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At the recent World Social Forum, ecumenical voices warned about the grave consequences of extraction of natural resources and mining, which they say generate a tremendous amount of social and ecological debt.

These concerns emerged in a World Council of Churches (WCC) workshop at the World Social Forum held in Tunis, Tunisia, from 26 to 30 March.

The workshop titled “From eco-debt to eco-justice: mining, reparations and defending the global commons” engaged representatives of ecumenical organizations and civil society.

At the event, Nicolas Sersiron from the Committee for the Abolition of Third World Debt in France explored links between financial debt and extractivism.

“The debt is forcing countries in the South, and more recently and increasingly in the North, to pursue an ecologically destructive development path based on the extraction and exploitation of natural resources,” said Sersiron.

Brazilian activist Fr. Dario Bossi pointed out that people in resource rich communities are made to believe that mining is the only way to survive.

Bossi who works for Justiça nos Trilhos (Justice on the Rails) and the International Network of People Affected by Vale Mining, highlighted the impact of mining. “Despite that mining brings about terrible ecological costs such as deforestation, contamination of water sources, air pollution and climate change, it continues to take place,” he said.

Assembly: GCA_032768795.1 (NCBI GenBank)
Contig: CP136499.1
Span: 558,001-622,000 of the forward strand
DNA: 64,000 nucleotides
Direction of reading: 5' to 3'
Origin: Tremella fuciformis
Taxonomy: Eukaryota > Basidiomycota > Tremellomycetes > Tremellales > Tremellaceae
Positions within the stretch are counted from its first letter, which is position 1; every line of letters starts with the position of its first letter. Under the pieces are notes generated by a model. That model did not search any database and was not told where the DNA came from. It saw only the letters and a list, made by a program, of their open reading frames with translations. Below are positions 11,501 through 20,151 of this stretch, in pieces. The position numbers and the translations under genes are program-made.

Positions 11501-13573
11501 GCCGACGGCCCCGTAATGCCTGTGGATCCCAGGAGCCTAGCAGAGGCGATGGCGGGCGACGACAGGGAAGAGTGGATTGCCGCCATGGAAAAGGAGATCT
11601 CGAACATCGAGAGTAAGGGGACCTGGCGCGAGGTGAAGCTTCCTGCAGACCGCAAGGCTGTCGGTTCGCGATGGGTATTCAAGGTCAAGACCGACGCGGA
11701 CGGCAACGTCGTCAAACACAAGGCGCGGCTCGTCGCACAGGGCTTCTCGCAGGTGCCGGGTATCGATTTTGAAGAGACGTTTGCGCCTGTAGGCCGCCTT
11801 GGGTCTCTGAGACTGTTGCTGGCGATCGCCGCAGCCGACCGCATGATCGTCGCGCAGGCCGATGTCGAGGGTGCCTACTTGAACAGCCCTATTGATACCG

He noted that states have increasingly failed to protect the rights of people and nature.

The participants also called on churches to deepen community organization, research and engage in advocacy on issues related to mining in their countries and regions.

Carmencita Karagdag, coordinator of the Peace for Life highlighted the criminalization of people’s movements protecting ecology in the Philippines.

“In the last two years alone, nine ecological defenders, including indigenous leaders and church workers, have been killed for their resistance against large-scale mining,” said Karagdag.

The discussions stressed that reparations for ecological debt for mining cannot be reduced to monetary compensation, as it often involves human right violations.

An assembly of civil society organizations and peoples’ movements focusing on the issues related to mining and extractivism was held at the forum. The WCC’s consultant Athena Peralta of the Poverty, Wealth and Ecology project was one of the speakers at the assembly. In her presentation, she addressed the issues related to socio-economic inequalities and militarisation of mining zones.

“Both mining and extractive activities, accompanied by heightened militarism and myriad ecological consequences have a disproportionately heavy cost on people, especially on women in the communities,” Peralta pointed out.

As a joint action, the assembly agreed to hold a Global Day of Action against mining and extractivism, tentatively set on 19 October.

Website of the World Social Forum 2013

WCC’s work on Poverty, Wealth and Ecology